Conceptual model diagrams of wave-dominated estuaries
Key features of wave-dominated estuaries
- A diverse range of both marine and brackish, subtidal, intertidal and supratidal estuarine habitats are supported.
- Narrow entrance restricts marine flushing, only a small proportion of the estuarine water volume is exchanged each tide.
- River flow typically high, and flooding may expel marine water and flush material from the estuary.
- Turbidity, in terms of suspended sediment, is naturally low except during extreme wind or fluvial runoff events.
- Central basin is an efficient ‘trap’ for terrigenous sediment and pollutants.
- Long residence time encourages trapping and processing (e.g.denitrification) of terrigenous nitrogen loads.
- ‘Semi-mature’ in terms of evolution: morphology will rapidly change over time due to infilling, resulting in shallowing of the central basin, and expansion of the fluvial delta.
A wave-dominated estuary represents a coastal bedrock embayment that has been partially infilled by sediment derived from both the catchment and marine sources, in which waves are the dominant force shaping the gross geomorphology. In Australia, wave-dominated estuaries are most abundant on the south-east and south-west coasts, where they occur on exposed coastlines with a relatively small tidal influence (Roy et al., 2001, Cooper, 2001). Wave-dominated estuaries feature a supra-tidal (or sub-aerial) barrier at the mouth that encloses a broad central basin. The barrier creates a constricted entrance (which can be periodically closed) that allows the exchange of water between the central basin and the sea. Sediment in wave-dominated estuaries ranges from fine to coarse sands in the barrier and tidal inlet deposits, fine organic muds and sandy muds in the central basin, to coarse, unsorted gravels, sands and muds (mostly of terrigenous origin) in the fluvial bayhead delta (Nichol, 1991). Depending on the degree of sediment infilling, the central basin of wave-dominated estuaries may be irregularly-shaped, following the outline of the drowned bedrock valley (Riggs et al., 1995).
In the case of wave-dominated estuaries formed in unconsolidated coastal deposits the central basin may be oval-shaped and oriented parallel to the coast (Chapman et al., 1982, Morrisey, 1995). At the head of a wave-dominated estuary is a fluvial bayhead delta that extends into the central basin and is comprised of vegetated and unvegetated levees, channels, and intertidal areas. The fluvial bayhead delta is constructed from terrigenous material from the catchment being deposited and the mouth of the river (Webster et al., 2002, Pasternack et al., 2002).
The evolution of wave-dominated estuaries is characterised by infilling (sedimentation rates) of the valley, principally the central basin (Roy et al., 1980). As such, wave-dominated estuaries evolve or mature by the simultaneous seaward progradation of the fluvial bayhead delta, and the landward progradation of the flood tidal delta, and also by the expansion of fringing intertidal flats (Roy, 1984a). Recent studies quantifying the areas of geomorphic and sedimentary environments in Australia’s wave-dominated estuaries (e.g., Roy et al., 2001, Heap et al., In Press) have demonstrated that infilling is dominated by the expansion of intertidal environments around the central basin and progradation of the fluvial bayhead delta and alluvial plain, rather than from progradation of the flood tide delta. Given sufficient time and constant sediment supply, wave-dominated estuaries have the potential to evolve into wave-dominated deltas when the central basin is completely infilled (or is bypassed by the river channel), and terrigenous sediment is exported directly to the ocean rather than being trapped (Heap et al., In Press).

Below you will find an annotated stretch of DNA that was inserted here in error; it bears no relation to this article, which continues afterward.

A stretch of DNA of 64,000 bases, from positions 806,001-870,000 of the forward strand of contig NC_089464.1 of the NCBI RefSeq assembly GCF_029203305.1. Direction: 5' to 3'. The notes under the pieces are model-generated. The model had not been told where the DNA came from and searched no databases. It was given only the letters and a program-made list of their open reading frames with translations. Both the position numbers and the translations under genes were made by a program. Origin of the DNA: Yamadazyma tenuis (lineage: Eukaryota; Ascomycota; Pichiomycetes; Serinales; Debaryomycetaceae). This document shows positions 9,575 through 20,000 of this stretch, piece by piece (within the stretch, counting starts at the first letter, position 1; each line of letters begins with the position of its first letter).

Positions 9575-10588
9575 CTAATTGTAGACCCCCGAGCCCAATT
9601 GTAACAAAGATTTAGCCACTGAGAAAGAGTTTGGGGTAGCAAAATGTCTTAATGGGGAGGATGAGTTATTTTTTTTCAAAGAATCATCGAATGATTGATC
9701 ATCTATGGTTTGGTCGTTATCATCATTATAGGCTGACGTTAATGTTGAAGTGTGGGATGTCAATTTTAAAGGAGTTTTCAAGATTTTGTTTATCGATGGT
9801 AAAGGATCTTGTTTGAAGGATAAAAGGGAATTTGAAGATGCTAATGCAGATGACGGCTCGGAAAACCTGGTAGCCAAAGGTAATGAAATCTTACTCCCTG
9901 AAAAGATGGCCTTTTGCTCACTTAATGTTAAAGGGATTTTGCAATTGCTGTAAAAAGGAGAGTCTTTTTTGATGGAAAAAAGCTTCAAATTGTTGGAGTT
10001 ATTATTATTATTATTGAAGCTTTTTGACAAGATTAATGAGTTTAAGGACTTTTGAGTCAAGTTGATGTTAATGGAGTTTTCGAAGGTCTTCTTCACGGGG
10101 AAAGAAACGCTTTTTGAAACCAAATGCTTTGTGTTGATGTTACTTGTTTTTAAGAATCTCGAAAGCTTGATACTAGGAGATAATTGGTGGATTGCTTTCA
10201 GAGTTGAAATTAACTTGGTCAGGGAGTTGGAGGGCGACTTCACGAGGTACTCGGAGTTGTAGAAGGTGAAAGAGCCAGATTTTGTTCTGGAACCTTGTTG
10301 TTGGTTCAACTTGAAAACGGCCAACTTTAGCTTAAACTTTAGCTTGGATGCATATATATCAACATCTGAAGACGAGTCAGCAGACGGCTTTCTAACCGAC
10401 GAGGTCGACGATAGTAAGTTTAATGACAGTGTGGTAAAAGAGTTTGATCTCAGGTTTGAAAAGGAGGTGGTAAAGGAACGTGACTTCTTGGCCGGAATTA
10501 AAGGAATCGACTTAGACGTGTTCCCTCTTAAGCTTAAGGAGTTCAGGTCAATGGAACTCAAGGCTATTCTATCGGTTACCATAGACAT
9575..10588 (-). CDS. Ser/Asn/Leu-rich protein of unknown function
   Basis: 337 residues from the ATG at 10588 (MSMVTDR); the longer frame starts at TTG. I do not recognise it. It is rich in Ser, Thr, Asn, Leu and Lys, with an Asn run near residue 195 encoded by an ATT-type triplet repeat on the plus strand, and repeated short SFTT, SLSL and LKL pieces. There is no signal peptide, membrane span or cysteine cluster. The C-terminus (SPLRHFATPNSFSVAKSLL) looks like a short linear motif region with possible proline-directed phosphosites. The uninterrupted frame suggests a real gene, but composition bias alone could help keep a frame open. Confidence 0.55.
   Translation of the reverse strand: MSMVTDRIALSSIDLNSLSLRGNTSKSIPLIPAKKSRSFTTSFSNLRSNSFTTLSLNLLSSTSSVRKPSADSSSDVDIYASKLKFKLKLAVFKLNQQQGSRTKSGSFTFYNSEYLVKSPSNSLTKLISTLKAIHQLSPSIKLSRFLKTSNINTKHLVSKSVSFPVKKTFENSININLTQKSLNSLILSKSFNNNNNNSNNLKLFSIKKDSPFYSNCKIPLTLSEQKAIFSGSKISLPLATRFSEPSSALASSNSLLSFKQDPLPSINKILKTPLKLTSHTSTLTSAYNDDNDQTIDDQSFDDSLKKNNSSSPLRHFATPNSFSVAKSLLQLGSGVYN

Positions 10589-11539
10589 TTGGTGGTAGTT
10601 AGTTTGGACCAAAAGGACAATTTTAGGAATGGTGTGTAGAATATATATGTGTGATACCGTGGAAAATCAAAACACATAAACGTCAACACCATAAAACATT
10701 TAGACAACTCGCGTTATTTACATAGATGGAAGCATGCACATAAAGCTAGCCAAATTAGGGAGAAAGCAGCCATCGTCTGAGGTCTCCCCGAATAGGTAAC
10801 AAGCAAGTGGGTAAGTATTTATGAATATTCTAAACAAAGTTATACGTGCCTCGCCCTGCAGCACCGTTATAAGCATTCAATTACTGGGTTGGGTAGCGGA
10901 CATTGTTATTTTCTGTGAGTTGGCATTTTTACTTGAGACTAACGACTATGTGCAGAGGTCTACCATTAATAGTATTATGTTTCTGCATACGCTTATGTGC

Habitats and ecology
Wave-dominated estuaries generally contain “true estuarine” (or euryhaline) species, and transient visitors from full marine environments (Paterson et al., 2000, Potter et al., 1994, Rainer et al., 1981b). This is because wave-dominated estuaries provide a diverse range of habitats, such as high-energy sandy beaches and channel sands, sheltered deep muddy basins, shallow water habitats, mangroves, saltmarshes, and intertidal flats (Roy et al. 2001). Depending upon entrance conditions, and latitude, saltmarshes and mangroves can occur around the edges of the central basin, and the high-energy conditions of the inlet produce a sandy substrate and relatively clear shallow waters, that generally support various seagrasses (Rainer et al., 1981a, Abal et al., 1996, Hannan et al., 1998, Humphries et al., 1992). Central basin muds often support benthic micro- and macroalgae (Cahoon et al., 1999), and various invertebrates. Wave-dominated estuaries that have undergone slow infilling can contain large areas of rocky shore and reef habitats that support a variety of biota (Griffiths, 2001).